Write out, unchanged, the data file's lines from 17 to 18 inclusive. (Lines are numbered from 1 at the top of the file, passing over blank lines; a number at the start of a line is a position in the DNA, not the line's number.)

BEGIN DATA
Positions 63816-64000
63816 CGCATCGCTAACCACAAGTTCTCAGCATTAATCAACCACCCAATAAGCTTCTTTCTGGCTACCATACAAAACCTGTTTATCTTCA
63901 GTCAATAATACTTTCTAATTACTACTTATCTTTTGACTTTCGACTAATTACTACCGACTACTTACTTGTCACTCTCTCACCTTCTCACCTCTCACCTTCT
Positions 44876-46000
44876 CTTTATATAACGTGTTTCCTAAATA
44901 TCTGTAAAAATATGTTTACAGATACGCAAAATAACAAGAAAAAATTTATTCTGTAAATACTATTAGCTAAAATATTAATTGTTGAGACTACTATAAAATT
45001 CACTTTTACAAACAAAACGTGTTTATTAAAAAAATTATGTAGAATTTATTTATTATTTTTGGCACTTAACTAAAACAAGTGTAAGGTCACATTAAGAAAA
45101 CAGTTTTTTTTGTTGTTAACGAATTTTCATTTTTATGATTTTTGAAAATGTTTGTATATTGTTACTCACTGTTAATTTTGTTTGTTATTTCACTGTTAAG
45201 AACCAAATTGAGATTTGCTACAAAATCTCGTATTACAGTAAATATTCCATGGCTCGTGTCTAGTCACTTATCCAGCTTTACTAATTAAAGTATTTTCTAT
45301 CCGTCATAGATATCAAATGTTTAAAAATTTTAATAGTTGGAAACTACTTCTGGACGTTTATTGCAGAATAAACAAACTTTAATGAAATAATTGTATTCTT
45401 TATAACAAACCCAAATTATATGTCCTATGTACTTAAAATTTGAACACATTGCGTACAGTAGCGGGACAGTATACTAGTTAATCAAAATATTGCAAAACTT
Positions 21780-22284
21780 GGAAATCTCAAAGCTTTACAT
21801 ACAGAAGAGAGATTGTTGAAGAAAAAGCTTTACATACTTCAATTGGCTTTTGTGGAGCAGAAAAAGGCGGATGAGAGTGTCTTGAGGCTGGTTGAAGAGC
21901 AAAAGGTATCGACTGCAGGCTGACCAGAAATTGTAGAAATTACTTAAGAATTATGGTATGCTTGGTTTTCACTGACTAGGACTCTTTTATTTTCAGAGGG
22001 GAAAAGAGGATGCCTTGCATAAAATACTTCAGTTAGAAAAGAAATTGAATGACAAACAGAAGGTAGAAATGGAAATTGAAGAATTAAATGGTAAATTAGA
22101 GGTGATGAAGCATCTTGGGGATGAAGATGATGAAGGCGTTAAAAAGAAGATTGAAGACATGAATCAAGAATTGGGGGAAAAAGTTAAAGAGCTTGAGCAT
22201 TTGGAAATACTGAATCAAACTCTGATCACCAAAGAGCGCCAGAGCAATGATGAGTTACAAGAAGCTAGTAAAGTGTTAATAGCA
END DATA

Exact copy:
22101 GGTGATGAAGCATCTTGGGGATGAAGATGATGAAGGCGTTAAAAAGAAGATTGAAGACATGAATCAAGAATTGGGGGAAAAAGTTAAAGAGCTTGAGCAT
22201 TTGGAAATACTGAATCAAACTCTGATCACCAAAGAGCGCCAGAGCAATGATGAGTTACAAGAAGCTAGTAAAGTGTTAATAGCA